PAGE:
So, the quickest way to describe what Windows 11 looks like so far is “Windows 10 in glass.” There’s a lot of more glass-like visuals and rounded windows, giving the whole experience an overall sleeker flavor. We can wave bye bye to the “start” icon in the lower left, as everything on the taskbar is centered, more like how MacOS and Chrome OS desktop menus looks and operate. The scope of this is to provide a seamless transition between PC and tablet mode for those with 2-in-1’s, which is something that was lackluster in Windows 8 and improved in Windows 10, but never really made the jump to making Windows 10 a viable tablet OS.
If you take a look at Lenovo’s X1 Fold which we reviewed a little while ago, we noted that some of the issues were OS-related, where Windows itself wasn’t enough to make something like the Fold really shine. We’re hoping Windows 11 fixes that, so 2-in-1’s and Windows tablet provide a better experience.
There will be a lot more options on screen configuration on how you can arrange windows and snapping, as well as multiple desktops, which is a welcome change from the currently limited ability to do so. When you have multiple monitors or an ultrawide this is definitely going to come in handy. To increase and allow customization of your screen real estate further, the start menu is replaced with a series of configurable widgets for a personalized feed. The real target for this functionality is creators and publishers. Those new widgets and other apps are going to be available in the new Microsoft Store – with MS working with many 3rd party apps to be able to get official-channel curated apps from a single secure source instead of having to pull from multiple places.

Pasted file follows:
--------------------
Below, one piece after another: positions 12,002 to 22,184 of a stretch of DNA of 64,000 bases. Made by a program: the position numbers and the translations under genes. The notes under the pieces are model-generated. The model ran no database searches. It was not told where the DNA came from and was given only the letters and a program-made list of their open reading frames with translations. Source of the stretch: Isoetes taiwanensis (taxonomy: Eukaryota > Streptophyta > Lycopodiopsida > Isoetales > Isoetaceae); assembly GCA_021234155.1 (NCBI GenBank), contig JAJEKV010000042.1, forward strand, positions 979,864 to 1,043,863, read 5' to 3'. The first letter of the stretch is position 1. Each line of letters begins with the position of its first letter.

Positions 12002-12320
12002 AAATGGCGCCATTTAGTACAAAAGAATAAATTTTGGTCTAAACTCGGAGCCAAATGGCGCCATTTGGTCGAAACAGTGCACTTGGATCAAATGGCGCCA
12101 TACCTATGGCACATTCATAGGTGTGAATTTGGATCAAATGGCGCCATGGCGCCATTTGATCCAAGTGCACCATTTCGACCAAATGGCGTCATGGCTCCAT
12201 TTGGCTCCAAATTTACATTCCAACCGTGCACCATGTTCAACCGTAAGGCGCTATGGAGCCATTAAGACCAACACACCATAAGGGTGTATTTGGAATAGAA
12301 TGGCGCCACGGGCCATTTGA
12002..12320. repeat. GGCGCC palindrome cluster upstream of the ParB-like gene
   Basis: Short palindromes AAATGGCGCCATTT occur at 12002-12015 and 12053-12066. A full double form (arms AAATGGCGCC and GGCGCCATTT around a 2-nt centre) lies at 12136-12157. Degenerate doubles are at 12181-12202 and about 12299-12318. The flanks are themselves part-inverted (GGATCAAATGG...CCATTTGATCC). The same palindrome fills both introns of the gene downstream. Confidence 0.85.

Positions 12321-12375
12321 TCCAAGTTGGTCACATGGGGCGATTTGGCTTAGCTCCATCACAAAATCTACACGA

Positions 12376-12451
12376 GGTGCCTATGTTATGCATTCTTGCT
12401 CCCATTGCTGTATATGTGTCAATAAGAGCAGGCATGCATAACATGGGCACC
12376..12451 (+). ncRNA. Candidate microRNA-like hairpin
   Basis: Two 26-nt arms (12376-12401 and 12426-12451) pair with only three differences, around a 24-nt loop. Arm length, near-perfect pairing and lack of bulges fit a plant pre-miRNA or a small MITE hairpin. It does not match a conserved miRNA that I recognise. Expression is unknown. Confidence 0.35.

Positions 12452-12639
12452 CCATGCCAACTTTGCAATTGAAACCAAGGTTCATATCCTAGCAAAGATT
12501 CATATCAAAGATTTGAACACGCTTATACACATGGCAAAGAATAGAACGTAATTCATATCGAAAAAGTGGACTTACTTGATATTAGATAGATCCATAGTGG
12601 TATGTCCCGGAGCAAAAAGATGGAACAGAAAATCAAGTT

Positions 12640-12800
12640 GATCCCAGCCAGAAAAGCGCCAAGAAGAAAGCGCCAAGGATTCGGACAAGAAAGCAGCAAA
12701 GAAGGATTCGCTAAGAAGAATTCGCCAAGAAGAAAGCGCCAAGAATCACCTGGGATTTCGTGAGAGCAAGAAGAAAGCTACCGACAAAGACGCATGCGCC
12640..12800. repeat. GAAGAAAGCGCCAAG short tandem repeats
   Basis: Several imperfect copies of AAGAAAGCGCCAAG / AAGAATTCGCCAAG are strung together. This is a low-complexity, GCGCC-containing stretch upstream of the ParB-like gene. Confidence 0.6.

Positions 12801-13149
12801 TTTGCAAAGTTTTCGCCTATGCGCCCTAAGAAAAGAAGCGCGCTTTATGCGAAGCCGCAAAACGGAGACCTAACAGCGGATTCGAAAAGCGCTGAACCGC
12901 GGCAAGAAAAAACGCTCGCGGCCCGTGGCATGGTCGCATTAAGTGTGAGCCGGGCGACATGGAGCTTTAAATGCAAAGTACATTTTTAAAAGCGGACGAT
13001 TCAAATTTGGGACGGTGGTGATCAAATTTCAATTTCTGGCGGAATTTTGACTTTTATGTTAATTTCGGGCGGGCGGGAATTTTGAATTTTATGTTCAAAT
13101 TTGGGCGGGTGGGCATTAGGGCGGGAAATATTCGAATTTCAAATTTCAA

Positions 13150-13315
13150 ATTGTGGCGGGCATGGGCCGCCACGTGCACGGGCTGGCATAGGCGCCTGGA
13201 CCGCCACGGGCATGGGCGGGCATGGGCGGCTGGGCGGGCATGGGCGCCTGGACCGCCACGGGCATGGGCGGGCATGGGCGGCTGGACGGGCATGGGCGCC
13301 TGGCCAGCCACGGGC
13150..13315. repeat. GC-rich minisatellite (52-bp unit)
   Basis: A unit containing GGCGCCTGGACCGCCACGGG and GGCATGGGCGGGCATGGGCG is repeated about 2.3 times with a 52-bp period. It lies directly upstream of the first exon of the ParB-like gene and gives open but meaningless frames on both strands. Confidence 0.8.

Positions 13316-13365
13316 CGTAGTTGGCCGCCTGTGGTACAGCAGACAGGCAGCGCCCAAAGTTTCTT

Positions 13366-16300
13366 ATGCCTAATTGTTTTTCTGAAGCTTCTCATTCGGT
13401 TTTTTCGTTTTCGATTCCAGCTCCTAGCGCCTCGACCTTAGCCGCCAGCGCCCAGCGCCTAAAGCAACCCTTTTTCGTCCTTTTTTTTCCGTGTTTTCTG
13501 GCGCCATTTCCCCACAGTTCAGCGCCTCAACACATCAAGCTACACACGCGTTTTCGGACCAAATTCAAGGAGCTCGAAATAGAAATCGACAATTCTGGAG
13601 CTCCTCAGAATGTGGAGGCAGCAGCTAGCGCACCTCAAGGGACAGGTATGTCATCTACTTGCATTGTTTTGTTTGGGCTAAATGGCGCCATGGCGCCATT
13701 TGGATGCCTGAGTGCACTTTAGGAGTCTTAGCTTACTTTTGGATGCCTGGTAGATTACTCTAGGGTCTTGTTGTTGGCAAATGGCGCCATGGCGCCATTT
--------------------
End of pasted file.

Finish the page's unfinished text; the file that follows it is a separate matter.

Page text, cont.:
They’re also putting a focus on connection with Microsoft Chat leveraging the power of Microsoft Teams, letting you connect with your people regardless of what platform they are on with text and video too. If the person you’re connecting to on the other end hasn’t downloaded the Teams app, you can still connect with them via two-way SMS. The app is integrated into the new taskbar, and is available to you at all times so you don’t have to open multiple apps or browsers to connect to your people.
MS is advertising Windows 11 as an improved OS specifically for gamers as well. It supports DirectX 12 Ultimate and DirectStorage, which should result in higher framerates at higher resolutions and faster load times. It also features Auto HDR for a wider range of color representation. Again as far as compatibility, Windows 11 is stated to support all of your gaming peripherals you use for gaming on Windows 10.
And lastly, but I’m sure not least in the end, is support for Android. Android apps will be able to be downloaded from the Microsoft Store (and integrated Amazon App Store) and run in your Windows environment. We’re excited to be able to use our Android apps on our PC’s, but we’re cautious, as Microsoft even notes in their launch blog, that this is really just going to have people using TikTok on their PC’s and broadening that sort of…
well I digress.
Not only does Windows 11 visually look more sleek and stylish than its predecessor, but is eyeing a lot of improvements to the user experience, which is really the most important part over just looks. When Satya Nadella took over the show we saw an acceleration of integrating Windows and Xbox into singular ecosystem, and with Windows 11 we’re looking at deeper movement in that direction using Windows as a mainstream OS for all devices. We’re excited to take it on a test drive, and will get our hands on the beta as soon as possible so we can actually take it for a test drive ourselves and give you a real look at how it operates.